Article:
• Daily Calm – Spend at least 5 minutes each day in a calm and quiet state.  This doesn’t have to be a full meditation session, just a few minutes for you to focus on your breathing, let you thoughts float in and out without reaction, and allow your heart rate and nervous system to settle down.  This is just as important as brushing your teeth or getting a workout in.
  • Eat Well – Poor food choices are going to lead to a crash and burn feeling in your mind and body.  Nobody can stay calm in stressful situations if they are already fighting their bad mood.  Keep blood sugars level, eat right, eat at consistent times, and keep yourself hydrated to avoid moodiness, headaches, and exhaustion.
  • Set Yourself up for Success – If you look at the calendar for your week and you know it is going to be stressful, don’t drink a glass of wine, sit on the couch, and begin to worry and get apprehensive.  Get your toosh up and set yourself up for success.  Think about going into a stressful week the same way you would think about facing a strong opponent in a match.  Prepare.  Get whatever you can get done ahead of time, rest up and eat right (put the wine down) so your body and mind are strong.  Go over the most challenging parts of your week and think about ways to de-stress those situations.  The days and weeks are coming whether you are ready or not.  Get prepared so you can be your best.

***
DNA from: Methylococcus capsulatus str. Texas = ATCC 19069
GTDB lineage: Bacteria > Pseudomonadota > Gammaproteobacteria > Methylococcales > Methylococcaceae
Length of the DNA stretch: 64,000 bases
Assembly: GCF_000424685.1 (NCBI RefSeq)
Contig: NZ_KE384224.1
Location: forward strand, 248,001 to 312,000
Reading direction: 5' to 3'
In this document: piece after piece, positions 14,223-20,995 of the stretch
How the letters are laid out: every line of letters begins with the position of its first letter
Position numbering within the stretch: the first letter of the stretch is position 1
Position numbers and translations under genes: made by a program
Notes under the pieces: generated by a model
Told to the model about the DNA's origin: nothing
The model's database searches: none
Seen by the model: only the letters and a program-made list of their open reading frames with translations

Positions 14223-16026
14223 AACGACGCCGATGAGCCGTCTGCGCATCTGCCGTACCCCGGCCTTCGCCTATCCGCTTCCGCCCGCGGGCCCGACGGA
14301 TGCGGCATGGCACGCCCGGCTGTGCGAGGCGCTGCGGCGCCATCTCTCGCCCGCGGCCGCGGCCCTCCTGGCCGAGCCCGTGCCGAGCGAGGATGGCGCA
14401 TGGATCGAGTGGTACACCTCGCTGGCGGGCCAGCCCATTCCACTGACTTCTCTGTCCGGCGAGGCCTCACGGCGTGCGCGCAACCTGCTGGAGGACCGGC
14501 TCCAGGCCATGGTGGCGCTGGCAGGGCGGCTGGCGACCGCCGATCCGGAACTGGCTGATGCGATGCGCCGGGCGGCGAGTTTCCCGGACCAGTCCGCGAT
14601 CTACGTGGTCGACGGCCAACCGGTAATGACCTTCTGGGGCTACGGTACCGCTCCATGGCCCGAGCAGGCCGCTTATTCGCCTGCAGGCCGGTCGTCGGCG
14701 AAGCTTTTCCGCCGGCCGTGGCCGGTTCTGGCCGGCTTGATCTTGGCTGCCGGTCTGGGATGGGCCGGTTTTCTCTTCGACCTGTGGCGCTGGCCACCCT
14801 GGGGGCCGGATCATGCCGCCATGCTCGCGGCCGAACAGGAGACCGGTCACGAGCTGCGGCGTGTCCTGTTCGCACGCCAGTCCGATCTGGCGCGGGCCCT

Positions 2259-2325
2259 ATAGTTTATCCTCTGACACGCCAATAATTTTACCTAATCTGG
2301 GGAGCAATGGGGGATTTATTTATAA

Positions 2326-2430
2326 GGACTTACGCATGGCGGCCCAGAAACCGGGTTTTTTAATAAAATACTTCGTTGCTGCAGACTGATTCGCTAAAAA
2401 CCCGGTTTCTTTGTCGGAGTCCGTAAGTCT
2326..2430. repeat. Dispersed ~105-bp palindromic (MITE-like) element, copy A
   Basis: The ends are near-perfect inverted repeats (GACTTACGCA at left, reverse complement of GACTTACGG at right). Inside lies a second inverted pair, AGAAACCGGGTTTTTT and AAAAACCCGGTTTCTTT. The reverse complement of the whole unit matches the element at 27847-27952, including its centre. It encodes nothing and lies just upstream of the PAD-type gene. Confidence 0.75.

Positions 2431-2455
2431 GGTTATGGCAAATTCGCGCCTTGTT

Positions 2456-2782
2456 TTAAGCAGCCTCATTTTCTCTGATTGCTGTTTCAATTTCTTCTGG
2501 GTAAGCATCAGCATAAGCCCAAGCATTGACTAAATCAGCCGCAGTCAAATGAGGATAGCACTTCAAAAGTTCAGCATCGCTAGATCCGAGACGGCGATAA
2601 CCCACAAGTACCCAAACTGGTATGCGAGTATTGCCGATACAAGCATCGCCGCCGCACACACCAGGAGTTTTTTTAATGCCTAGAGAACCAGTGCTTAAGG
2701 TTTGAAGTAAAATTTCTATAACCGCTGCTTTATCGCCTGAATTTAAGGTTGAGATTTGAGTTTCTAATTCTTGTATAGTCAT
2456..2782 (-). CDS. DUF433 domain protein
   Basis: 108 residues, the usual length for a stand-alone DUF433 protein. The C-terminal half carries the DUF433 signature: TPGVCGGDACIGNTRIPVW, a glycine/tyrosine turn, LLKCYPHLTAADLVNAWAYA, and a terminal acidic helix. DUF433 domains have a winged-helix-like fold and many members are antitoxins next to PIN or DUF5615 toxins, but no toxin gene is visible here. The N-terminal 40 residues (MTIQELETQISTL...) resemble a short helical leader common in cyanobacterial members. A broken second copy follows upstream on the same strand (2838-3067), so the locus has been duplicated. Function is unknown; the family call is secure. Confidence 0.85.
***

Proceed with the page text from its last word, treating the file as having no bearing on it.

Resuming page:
Combat Stress

  • Breathe – During a moment of high stress and anxiety, a couple breathes can go a long way.  When you start to feel overwhelmed, stop, and take control of your nervous system by controlling your breathing.  After a few moments, you will have more clarity and be able to approach the situation calmly.
  • “Not Right Now” – Have a hard time saying “No”?  This can lead you to feel out of control of your life.  Even though we know we can’t do something or we don’t have time or don’t want to do something, we still feel the pressure to agree to do it.  It is a mistake made over-and-over.  If you have a hard time saying “No”, try the more friendly and polite version of “Not Right Now”.  It will get you out of the things you know you shouldn’t be doing anyway in a subtle, cool, dare I say, charming way.

Recover from Stress